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Thread: Skating UP????

  1. #21
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    I'd honestly suggest to you to try to pass the Intermediate MIF/FS first and try your hand at Masters Int/Novice and see how you fare before jumping in to the "big time". A lot of the Jr/Sr ladies are former competitive Senior level skaters and they skate like it. I know this sounds blunt and I don't mean it to be, but just because you have some doubles doesn't mean you'd be competitive in Jr/Sr at all, at the National (and sometimes Sectional) level, at least.
    I do understand what you're getting at (and no offence taken).

    Recently, as you know, I have been considering taking the USFS tests and competing (primarily because the ISI competitions are so far away.) As I see it I basically have 2 options:

    1. (Probably reflecting most forum members' position) says: Stay at a lower level where the jumps are capped but work very hard on your transitions/footwork/presentation. In this manner you will improve your basic skating skills and become a much better and complete skater. And, under a 6.0 judging system, this may be the best approach if you want to get the hightest scores.

    2. While it's true that you have to take MITF in order to compete, you can "get away with" only taking the tests up to the very lowest level in order to use your jumps. If you can "skip" by using the "skate up" option then.....GREAT!! Then, you can continue working on the jumps and don't have to bother very much with the transitions and other elements that you are not fond of. Under ISJ this might actually be a doable strategy because the jumps are worth so much base value (although, granted, the adult skaters usually use 6.0 at local meets, so it's probably not a very good idea there.)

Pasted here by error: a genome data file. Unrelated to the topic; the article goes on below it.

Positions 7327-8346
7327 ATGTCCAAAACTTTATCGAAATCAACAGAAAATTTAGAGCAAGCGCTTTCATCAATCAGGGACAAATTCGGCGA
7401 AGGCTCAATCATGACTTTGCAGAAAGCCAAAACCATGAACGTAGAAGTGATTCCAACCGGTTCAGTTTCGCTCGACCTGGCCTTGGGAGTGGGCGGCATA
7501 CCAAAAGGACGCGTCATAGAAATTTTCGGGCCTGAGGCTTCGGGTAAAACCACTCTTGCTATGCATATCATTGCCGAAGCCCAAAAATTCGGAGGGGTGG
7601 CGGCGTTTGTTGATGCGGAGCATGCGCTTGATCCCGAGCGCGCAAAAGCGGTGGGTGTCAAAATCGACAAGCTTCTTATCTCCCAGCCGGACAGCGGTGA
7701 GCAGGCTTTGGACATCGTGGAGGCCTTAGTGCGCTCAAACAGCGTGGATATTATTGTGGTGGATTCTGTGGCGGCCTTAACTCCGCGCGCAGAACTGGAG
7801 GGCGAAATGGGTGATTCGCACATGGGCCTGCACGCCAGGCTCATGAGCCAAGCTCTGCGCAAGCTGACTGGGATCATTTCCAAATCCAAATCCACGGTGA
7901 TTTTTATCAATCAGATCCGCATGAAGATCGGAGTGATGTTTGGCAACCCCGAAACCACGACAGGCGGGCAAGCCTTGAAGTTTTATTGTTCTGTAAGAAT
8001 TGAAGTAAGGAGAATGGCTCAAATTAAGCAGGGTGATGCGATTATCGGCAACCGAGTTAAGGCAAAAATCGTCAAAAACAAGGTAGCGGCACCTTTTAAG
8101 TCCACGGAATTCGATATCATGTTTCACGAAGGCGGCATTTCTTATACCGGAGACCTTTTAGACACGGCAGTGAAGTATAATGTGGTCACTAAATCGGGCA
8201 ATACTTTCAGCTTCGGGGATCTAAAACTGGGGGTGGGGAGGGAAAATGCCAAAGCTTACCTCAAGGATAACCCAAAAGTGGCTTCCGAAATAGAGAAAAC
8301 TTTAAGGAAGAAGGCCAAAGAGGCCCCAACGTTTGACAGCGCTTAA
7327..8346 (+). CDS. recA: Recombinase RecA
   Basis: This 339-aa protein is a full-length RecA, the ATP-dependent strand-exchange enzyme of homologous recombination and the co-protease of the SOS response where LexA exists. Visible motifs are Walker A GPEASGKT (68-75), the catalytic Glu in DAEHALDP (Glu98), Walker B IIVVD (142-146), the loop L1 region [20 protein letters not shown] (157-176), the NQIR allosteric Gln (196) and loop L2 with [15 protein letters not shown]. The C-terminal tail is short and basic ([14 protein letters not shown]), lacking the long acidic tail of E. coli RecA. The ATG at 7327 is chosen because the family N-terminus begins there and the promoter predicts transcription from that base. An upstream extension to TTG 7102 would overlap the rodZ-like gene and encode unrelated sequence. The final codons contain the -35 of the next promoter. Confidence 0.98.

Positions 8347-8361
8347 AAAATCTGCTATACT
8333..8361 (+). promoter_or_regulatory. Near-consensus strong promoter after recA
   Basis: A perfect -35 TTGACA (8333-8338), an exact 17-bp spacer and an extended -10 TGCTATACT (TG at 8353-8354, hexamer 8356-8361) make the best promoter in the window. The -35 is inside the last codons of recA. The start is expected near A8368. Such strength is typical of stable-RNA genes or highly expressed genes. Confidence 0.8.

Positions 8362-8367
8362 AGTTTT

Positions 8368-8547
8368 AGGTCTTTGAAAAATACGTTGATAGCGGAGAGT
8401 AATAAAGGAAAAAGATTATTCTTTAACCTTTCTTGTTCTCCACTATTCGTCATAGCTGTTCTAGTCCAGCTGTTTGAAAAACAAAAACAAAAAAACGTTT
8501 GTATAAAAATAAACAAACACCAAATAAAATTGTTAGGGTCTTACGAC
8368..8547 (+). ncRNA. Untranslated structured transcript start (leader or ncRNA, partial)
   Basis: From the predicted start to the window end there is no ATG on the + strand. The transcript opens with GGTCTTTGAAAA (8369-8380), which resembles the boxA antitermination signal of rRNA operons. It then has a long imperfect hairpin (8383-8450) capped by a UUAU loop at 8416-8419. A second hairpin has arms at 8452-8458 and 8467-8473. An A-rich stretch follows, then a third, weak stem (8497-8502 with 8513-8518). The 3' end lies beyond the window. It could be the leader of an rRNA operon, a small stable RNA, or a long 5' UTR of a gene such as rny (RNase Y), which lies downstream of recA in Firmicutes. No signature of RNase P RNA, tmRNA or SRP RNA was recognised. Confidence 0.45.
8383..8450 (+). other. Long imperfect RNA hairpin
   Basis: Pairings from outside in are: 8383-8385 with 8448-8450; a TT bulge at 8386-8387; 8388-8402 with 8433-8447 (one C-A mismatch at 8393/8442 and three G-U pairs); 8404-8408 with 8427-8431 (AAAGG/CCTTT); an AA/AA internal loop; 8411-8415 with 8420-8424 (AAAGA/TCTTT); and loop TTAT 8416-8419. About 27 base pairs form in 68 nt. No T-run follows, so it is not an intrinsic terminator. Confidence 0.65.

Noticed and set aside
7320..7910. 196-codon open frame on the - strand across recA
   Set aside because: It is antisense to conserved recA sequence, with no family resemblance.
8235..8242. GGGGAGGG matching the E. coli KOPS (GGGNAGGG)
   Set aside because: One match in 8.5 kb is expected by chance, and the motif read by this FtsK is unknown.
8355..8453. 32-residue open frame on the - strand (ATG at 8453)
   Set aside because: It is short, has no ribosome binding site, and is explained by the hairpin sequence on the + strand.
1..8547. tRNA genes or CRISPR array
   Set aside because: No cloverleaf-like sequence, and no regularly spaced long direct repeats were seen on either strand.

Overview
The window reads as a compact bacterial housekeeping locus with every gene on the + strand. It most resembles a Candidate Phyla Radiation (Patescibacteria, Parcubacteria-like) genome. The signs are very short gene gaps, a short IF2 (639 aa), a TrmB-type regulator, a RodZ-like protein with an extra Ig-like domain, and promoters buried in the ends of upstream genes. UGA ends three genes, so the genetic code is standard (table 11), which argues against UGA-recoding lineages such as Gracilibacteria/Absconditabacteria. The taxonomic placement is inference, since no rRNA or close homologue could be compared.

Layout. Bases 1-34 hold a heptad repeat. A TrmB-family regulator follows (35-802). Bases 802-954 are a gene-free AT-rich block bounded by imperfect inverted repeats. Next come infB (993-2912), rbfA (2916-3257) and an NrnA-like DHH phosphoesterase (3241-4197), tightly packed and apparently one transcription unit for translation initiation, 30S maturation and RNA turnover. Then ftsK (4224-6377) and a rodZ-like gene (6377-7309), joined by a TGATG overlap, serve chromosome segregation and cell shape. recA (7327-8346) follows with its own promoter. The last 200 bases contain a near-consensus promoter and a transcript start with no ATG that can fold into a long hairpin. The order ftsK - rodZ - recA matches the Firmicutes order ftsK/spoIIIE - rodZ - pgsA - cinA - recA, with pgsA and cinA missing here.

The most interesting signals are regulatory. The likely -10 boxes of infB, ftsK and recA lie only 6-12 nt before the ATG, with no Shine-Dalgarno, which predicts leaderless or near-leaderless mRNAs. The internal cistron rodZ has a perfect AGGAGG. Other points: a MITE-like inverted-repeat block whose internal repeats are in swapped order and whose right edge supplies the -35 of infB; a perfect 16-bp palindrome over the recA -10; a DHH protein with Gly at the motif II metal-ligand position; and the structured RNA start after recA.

The upside of this approach is that, obviously (because I am immature or lazy or whatever) this appeals to me the most. The downside is that I'd never be able to use the skate up option at qualifying events so I couldn't use my best items at any of them. Although, realistically, I cannot afford to travel outside my state, so I'd probably only attend Nats if it was a Lake Placid, anyways. So this option might work since I'd only be attending local events (where they often combine levels), in the first place.

    Not trying to make anyone mad. Just reviewing my options.

    A lot of the Jr/Sr ladies are former competitive Senior level skaters and they skate like it.